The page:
Sunday, September 13

Moon Cake

Mid-Autumn Festival is one of the most popular festivities in China, and it is being celebrated all over the world nowadays. It is also called Moon Festival, and always on the 15th day of the 8th month by the Chinese Lunar Calendar. This year it falls on Saturday, October 3rd. In general, the main celebrations for this event are appreciating the moon, making Chinese Mid-Autumn Festival lanterns, and eating moon cake together. Although, people in different parts of China have different ways to celebrate this festival, one traditional custom has definitely remained and is shared by all the Chinese. That is eating moon cake.

Moon cakes are pastries that are about an inch in height. Inside, they are filled with sweet fillings. For generations, the fillings have been made with mixed nuts, red bean paste, lotus-seed paste, or Chinese date. Sometimes, a cooked salted duck's egg yolk can be found in the middle of the rich tasting dessert. The surface of moon cake is patterned the clouds, the moon, the rabbit, and Chinese characters. Nowadays, Chinese communities all over the world make and consume moon cake during the traditional Mid-Autumn Moon Festival.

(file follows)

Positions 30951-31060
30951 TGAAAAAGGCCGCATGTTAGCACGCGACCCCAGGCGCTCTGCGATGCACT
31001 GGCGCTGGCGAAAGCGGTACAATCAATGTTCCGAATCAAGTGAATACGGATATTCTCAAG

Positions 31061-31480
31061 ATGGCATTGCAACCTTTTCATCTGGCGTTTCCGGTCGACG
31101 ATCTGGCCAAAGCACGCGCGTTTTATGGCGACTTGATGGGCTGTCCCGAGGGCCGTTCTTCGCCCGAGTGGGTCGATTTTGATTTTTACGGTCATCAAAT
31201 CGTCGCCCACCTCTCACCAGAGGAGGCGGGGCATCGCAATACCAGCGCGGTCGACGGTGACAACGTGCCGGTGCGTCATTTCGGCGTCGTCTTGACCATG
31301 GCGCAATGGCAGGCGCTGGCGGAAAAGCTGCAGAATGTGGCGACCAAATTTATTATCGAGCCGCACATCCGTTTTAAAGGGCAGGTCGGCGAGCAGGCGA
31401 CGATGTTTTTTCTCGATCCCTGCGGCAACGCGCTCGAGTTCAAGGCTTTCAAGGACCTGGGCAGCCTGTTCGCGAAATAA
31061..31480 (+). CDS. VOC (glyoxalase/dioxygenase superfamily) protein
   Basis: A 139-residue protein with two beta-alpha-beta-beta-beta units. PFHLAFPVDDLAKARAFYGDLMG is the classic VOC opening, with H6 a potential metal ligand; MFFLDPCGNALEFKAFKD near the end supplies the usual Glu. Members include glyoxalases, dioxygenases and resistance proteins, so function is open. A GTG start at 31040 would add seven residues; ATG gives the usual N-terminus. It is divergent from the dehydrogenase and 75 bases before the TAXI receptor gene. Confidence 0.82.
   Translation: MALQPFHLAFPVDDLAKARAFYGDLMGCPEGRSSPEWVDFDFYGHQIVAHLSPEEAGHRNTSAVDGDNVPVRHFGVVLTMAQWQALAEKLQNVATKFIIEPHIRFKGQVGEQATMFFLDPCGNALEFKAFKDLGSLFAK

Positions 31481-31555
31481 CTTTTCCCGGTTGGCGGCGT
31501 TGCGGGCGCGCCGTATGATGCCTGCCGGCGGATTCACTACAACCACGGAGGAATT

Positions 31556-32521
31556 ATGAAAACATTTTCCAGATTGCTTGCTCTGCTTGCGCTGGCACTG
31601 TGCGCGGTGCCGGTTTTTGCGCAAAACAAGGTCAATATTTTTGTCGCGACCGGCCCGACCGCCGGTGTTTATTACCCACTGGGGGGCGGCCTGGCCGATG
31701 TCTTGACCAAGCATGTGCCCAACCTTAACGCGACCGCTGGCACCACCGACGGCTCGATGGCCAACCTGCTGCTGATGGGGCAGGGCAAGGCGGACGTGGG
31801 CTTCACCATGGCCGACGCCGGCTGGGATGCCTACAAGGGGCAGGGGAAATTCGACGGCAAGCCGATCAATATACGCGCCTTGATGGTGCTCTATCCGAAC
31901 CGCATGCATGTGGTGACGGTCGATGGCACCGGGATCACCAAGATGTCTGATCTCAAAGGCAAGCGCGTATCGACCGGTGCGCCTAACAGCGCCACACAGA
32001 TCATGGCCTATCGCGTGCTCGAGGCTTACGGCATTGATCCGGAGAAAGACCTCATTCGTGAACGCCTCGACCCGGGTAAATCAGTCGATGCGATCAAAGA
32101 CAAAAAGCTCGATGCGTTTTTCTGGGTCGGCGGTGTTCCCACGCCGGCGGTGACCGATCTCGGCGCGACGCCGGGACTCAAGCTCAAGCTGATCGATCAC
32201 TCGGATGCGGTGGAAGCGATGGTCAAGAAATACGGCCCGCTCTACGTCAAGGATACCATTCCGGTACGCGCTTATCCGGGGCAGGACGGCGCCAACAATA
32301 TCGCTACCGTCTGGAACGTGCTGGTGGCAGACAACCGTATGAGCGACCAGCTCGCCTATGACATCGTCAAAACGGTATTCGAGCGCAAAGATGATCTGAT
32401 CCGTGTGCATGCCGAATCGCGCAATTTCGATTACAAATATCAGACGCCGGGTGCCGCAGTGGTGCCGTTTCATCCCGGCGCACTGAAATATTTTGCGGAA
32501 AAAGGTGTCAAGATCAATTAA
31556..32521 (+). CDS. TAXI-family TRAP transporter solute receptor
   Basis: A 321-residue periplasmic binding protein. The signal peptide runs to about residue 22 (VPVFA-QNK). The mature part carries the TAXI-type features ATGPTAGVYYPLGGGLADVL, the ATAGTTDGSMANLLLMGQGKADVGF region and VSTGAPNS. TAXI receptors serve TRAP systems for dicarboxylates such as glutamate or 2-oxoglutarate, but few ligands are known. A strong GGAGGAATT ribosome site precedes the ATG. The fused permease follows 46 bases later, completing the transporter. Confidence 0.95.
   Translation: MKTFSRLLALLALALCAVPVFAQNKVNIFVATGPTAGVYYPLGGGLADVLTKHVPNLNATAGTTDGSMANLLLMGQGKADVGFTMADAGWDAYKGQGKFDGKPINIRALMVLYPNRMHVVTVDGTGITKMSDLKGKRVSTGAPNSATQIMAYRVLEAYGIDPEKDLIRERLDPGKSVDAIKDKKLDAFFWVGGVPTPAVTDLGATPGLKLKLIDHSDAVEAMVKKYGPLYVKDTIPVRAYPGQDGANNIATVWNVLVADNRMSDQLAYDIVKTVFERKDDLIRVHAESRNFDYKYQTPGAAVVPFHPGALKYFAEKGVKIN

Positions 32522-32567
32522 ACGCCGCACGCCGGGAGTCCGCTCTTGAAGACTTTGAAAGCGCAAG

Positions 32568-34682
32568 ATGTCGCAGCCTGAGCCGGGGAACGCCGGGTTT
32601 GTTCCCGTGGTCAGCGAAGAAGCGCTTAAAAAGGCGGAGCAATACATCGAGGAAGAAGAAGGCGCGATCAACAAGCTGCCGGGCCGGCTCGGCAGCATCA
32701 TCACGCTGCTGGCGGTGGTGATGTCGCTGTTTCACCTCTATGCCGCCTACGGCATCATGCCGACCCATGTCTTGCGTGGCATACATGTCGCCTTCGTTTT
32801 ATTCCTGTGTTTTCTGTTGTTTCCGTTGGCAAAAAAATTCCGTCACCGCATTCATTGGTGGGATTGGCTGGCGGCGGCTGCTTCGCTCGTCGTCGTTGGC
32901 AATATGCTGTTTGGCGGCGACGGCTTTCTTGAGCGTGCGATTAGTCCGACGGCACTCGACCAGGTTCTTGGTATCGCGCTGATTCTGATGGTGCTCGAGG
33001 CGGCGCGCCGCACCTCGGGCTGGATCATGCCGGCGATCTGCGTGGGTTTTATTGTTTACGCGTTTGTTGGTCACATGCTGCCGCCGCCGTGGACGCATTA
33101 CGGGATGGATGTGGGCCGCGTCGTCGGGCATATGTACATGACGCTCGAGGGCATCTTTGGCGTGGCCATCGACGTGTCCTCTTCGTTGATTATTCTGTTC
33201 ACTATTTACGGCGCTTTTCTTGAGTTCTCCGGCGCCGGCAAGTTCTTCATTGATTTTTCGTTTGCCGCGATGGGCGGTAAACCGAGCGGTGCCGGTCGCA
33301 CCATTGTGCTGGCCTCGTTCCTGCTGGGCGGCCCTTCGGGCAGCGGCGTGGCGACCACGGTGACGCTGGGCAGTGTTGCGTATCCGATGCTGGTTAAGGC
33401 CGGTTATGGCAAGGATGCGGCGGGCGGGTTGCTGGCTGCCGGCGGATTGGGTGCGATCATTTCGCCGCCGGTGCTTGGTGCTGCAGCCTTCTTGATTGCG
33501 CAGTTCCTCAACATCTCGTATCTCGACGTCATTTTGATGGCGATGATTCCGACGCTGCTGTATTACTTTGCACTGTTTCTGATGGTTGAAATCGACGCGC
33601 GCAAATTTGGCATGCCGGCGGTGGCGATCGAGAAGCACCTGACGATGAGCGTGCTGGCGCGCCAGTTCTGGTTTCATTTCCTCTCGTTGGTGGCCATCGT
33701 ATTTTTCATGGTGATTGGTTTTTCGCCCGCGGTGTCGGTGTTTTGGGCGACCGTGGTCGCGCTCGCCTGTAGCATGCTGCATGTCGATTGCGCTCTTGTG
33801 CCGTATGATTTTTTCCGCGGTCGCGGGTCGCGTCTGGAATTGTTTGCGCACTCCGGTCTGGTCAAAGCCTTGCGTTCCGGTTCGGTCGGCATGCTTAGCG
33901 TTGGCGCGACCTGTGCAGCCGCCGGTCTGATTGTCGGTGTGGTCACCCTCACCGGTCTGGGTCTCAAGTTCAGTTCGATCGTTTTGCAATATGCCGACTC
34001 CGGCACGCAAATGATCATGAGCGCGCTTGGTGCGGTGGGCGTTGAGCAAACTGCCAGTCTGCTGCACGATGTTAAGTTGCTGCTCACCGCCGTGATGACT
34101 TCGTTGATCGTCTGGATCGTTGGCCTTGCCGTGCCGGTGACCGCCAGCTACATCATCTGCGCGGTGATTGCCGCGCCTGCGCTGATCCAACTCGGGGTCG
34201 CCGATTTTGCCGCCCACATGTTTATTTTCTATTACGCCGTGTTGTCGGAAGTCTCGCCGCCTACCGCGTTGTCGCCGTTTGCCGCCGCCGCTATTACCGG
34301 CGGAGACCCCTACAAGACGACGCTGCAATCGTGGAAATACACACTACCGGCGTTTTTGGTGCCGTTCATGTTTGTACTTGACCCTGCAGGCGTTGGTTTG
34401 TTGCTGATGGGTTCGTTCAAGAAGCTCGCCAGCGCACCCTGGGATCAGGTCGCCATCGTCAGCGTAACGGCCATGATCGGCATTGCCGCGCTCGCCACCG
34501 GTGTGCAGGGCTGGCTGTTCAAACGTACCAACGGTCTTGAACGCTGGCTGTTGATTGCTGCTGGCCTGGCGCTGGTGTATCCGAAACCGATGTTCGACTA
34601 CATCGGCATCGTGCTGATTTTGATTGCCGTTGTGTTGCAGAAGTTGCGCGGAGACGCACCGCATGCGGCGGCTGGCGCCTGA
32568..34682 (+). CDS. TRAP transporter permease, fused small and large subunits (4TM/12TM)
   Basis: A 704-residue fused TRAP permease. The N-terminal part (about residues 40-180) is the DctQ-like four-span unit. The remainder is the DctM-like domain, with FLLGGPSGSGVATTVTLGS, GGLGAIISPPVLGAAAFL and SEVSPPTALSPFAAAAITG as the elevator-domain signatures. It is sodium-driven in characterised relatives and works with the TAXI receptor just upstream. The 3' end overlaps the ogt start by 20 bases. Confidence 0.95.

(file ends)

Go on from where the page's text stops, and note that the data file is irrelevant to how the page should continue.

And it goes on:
Eating moon cake somehow symbolizes the reunions of families and couples. The exchanging of gifts during the festival is one of the hospitable custom, and lovers would also give moon cake as present to show their passions. Today, there are hundreds of variety of moon cakes on sale a month before the arrival of Moon Festival.

For Lansing area, you can find a nice selection of beautifully packaged moon cakes at the Oriental Mart, located at 2800 E. Grand River Ave., East Lansing, MI -- not far from MSU campus. If you've never had any, give it a try - so you can experience not only its delicious taste and charming looking, but also the cultural and artistic connotation. With various flavors and delicate packaging, moon cakes have become a kind of artwork. You can just also get artistic pleasure, while enjoying them.


  1. I've been seeing these everywhere lately in blog posts. They are so gorgeous - although I doubt I can eat them (the word "cake" leads me to believe that they are flour-based, and therefore, not gluten-free...) I would buy them just to admire!

  2. Thanks for dropping by my blog. I really enjoy all the Thai recipes you put up as I love Thai food. I also enjoy trying out all the places you review about. I got some moon cake last week and hopefully will be able to get more as it gets closer to the celebration day.


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